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The Almighty Buck

EA Flip-Flops On Battlefield: Heroes Pricing, Fans Angry 221

An anonymous reader writes "Ben Kuchera from Ars Technica is reporting that EA/DICE has substantially changed the game model of Battlefield: Heroes, increasing the cost of weapons in Valor Points (the in-game currency that you earn by playing) to levels that even hardcore players cannot afford, and making them available in BattleFunds (the in-game currency that you buy with real money). Other consumables in the game, such as bandages to heal the players, suffered the same fate, turning the game into a subscription or pay-to-play model if players want to remain competitive. This goes against the creators' earlier stated objectives of not providing combat advantage to paying customers. Ben Cousins, from EA/DICE, argued, 'We also frankly wanted to make buying Battlefunds more appealing. We have wages to pay here in the Heroes team and in order to keep a team large enough to make new free content like maps and other game features we need to increase the amount of BF that people buy. Battlefield Heroes is a business at the end of the day and for a company like EA who recently laid off 16% of their workforce, we need to keep an eye on the accounts and make sure we are doing our bit for the company.' The official forums discussion thread is full of angry responses from upset users, who feel this change is a betrayal of the original stated objectives of the game."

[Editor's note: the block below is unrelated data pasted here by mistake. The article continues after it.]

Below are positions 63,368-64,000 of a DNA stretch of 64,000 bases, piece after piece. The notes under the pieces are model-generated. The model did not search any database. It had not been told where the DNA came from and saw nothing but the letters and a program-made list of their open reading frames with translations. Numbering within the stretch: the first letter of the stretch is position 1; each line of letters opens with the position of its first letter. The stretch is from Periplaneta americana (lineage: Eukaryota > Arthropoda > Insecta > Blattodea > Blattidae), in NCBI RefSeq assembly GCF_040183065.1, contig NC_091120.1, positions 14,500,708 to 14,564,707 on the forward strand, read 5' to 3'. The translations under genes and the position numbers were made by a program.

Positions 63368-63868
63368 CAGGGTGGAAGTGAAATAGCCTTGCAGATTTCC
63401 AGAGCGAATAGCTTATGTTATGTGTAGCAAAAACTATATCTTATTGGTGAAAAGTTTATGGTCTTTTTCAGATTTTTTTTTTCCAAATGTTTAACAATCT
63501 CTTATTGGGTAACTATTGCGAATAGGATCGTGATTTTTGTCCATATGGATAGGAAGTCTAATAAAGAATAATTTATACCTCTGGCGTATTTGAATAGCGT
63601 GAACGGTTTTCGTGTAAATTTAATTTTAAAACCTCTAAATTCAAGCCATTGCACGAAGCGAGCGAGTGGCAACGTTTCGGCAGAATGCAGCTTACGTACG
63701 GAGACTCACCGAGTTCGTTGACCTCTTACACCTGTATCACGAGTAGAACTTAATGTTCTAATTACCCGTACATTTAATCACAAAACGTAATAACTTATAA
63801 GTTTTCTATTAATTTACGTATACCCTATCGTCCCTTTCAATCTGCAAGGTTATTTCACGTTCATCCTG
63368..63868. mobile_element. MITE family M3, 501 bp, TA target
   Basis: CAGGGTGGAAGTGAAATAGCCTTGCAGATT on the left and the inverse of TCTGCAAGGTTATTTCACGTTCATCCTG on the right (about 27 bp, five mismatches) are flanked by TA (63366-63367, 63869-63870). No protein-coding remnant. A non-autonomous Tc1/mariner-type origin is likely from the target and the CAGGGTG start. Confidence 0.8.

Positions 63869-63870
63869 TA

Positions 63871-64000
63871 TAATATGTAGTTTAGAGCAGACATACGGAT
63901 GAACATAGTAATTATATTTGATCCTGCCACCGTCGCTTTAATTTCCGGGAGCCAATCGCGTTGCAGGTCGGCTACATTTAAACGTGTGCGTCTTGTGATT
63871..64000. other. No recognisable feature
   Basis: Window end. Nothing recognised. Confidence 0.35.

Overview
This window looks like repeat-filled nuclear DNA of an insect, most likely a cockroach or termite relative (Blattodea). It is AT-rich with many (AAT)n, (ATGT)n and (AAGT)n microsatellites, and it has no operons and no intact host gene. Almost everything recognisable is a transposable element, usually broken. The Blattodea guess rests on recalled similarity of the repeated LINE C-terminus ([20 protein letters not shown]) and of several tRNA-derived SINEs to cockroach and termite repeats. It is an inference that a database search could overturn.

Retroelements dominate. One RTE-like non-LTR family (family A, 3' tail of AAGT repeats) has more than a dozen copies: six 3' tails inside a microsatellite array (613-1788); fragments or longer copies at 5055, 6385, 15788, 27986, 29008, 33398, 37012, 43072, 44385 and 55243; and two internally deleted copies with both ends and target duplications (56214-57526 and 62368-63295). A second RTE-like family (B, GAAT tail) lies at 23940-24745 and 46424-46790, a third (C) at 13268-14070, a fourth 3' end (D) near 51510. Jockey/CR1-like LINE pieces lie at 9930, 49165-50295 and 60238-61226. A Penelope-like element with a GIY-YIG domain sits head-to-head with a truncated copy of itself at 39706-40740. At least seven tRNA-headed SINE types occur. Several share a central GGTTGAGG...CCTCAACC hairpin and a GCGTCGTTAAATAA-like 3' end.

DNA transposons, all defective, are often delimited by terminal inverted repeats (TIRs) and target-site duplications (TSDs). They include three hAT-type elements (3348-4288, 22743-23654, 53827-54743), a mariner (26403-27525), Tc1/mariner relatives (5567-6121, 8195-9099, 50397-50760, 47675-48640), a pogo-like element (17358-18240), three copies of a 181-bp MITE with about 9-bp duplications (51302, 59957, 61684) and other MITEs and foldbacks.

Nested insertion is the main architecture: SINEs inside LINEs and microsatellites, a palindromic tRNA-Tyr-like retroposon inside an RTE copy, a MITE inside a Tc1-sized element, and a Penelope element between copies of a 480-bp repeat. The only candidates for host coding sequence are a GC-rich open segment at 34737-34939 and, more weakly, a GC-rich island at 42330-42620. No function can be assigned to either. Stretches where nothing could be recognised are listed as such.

Comment Re:Hmm (Score 1) 492

Secondly, you underestimate the power of local support. I'm definitely not waving the Geek Squad flag here, but with some purchases it's better to go with a local vendor for faster support.

A good friend of mine works for a local independent high-end A/V shop(maybe 15 employees total, including installers), and he runs in to this on a daily basis. Their main consumer base is composed of people who want to buy quality equipment from a sales staff that actually knows their shit, and go to a place where "customer service" doesn't mean beating somebody over the head with extended warranties. And from personal experience it seems most of these customers have at one point been burned or fucked-over by the Best Buys and the Circuit Cities of the world and just want to talk to an informed employee in a low pressure environment.

There is no rebuttal that will appease a customer that walks in the door with a printout from a fly-by-night online retailer or eBay seller quoting a receiver at 1/2 price off of a unit that normally retails for $2000. There is absolutely no way to compete with that from a pure price standpoint. What those people fail to recognize is that if something goes wrong...if the unit ships damaged...or if you need help in designing or setting up your system...THAT is where the local stores have a distinct advantage.

Personally, when it comes to buying things that I am 100% confident in my ability to fix or setup myself (computers, car parts, etc.), then it's time to fire up Firefox and break out the credit card. But if I am going to make a big purchase and I am still unsure about the advantages and disadvantages to certain products, or if I just want to see it in person and play with it, then it is pretty hard to beat a reputable (key word) B&M store.

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